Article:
A gluten allergy is considered an IgE-mediated allergy. What does that mean?  To put it simply, IgE-mediated allergies are “common allergies” and the IgE is an antibody (a type of protein) that works against certain foods.  Most children with common food allergies, like a wheat allergy, outgrow them, but adults aren’t as lucky and usually keep them for life.  At this point, it’s not clear if the allergy is to wheat or gluten but either way it is a reaction to a protein or chemical in the food.

Allergies have fast reaction times, some are almost immediate and happen in minutes and others take hours.  Unlike celiac, allergies can be potentially deadly depending on what kind of reaction you have to them.  Anaphylaxis is a serious reaction that can include airway swelling, shortness of breath,  low blood pressure, unconsciousness, and in serious cases, death.  Other less serious reactions are similar to those in celiac disease.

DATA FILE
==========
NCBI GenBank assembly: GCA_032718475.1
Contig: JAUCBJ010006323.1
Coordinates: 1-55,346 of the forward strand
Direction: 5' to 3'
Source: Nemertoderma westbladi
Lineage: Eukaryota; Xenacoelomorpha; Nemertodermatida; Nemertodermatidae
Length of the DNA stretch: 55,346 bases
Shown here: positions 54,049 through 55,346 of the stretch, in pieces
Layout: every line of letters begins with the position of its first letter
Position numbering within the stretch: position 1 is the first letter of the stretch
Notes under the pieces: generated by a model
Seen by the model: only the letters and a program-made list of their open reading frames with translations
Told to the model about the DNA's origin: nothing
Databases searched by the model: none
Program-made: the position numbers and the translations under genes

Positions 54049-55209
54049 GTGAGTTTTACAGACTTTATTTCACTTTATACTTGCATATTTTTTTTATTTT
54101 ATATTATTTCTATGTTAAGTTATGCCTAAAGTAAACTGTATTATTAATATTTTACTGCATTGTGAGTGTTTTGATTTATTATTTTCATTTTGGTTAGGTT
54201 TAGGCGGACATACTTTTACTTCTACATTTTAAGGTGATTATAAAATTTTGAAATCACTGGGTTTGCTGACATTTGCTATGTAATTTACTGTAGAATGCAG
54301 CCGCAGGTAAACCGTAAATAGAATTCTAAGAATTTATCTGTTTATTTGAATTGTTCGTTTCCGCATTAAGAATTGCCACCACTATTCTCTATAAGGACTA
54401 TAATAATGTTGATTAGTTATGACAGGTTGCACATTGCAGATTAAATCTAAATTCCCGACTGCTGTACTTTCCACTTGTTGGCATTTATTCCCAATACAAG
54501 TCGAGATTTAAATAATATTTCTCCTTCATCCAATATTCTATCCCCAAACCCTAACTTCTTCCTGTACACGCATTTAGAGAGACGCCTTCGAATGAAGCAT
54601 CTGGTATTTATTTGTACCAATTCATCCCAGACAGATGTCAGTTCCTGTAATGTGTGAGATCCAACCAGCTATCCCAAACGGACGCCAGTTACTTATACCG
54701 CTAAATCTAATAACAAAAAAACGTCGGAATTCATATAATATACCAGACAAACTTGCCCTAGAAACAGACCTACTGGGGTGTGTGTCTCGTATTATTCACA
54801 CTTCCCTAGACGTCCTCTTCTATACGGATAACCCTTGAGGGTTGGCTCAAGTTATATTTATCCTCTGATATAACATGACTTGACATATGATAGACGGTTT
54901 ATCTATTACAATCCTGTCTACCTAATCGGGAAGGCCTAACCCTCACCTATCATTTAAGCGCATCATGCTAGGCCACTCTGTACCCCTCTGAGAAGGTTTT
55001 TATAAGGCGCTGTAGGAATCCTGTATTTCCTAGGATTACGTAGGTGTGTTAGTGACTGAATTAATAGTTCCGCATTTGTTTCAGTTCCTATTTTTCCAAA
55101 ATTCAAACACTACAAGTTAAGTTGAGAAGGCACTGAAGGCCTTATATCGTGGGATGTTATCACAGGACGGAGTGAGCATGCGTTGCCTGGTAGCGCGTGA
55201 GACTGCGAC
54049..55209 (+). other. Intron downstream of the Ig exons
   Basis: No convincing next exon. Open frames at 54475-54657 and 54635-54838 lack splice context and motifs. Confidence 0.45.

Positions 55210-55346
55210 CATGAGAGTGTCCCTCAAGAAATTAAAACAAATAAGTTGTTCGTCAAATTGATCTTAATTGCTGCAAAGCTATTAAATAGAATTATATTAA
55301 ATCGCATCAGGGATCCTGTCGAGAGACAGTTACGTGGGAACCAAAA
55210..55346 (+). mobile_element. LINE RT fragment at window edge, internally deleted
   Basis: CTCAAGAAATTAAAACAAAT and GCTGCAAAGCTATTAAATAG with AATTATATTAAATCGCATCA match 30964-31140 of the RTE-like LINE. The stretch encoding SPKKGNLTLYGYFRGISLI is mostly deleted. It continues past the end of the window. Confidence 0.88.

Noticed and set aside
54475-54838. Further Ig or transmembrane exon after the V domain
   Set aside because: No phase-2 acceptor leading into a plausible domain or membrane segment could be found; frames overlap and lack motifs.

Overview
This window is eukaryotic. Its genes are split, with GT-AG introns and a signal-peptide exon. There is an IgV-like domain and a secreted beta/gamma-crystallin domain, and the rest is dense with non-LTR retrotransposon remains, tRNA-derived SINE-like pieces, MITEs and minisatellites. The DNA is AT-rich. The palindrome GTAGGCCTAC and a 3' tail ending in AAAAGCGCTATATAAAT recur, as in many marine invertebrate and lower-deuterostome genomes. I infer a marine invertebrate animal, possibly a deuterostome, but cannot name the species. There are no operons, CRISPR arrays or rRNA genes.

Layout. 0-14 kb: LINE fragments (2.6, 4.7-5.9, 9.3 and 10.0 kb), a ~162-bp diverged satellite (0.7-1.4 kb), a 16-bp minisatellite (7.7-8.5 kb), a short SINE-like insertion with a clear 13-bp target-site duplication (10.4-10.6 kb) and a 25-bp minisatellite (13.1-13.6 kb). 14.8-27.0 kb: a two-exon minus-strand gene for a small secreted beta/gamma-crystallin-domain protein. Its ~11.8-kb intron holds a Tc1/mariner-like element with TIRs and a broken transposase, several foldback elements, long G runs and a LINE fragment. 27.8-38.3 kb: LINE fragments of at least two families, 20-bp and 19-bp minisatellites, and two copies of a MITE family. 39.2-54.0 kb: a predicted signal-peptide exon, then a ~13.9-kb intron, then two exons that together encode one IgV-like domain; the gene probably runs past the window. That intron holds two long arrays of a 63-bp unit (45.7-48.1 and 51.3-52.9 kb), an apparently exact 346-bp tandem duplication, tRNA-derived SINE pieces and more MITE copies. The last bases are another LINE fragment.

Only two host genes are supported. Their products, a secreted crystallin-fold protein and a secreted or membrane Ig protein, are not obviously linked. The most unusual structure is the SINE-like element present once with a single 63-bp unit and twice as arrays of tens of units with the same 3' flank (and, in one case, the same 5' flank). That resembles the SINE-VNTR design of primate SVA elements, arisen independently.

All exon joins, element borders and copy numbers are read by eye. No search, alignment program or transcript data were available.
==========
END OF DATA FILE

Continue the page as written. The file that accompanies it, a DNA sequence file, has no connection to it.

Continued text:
A wheat or gluten allergy can be tested for with a RAST test, a skin prick test, or a double blind placebo test.  Like celiac, an allergy also requires a strict gluten free diet.  For some this may be for a lifetime.  It’s not recommended that anyone reintroduce gluten into their diet without an allergy test being done to show the allergen is gone.

Gluten Intolerance 



Not as much is known about non-celiac gluten intolerance.  It is a reaction to proteins, carbohydrates, or other chemicals in the foods and is not an immune or autoimmune response.  It has a really slow reaction time, taking up to several hours, and is difficult to detect.  Unlike the previous two, and intolerance is only an irritant and won’t cause any damage nor death.  The symptoms are similar to celiac as well.

In order to determine if someone has an intolerance, a trial elimination diet is really the best method.  If the symptoms disappear with the elimination of gluten, then that person should avoid or limit the gluten in their diet.


The bottom line here is if you think you have any one of these, you should go see your doctor.  Due to the severity and potential damage of undiagnosed celiac it’s important to know for sure if you have it and not to falsely attribute the symptoms to gluten intolerance.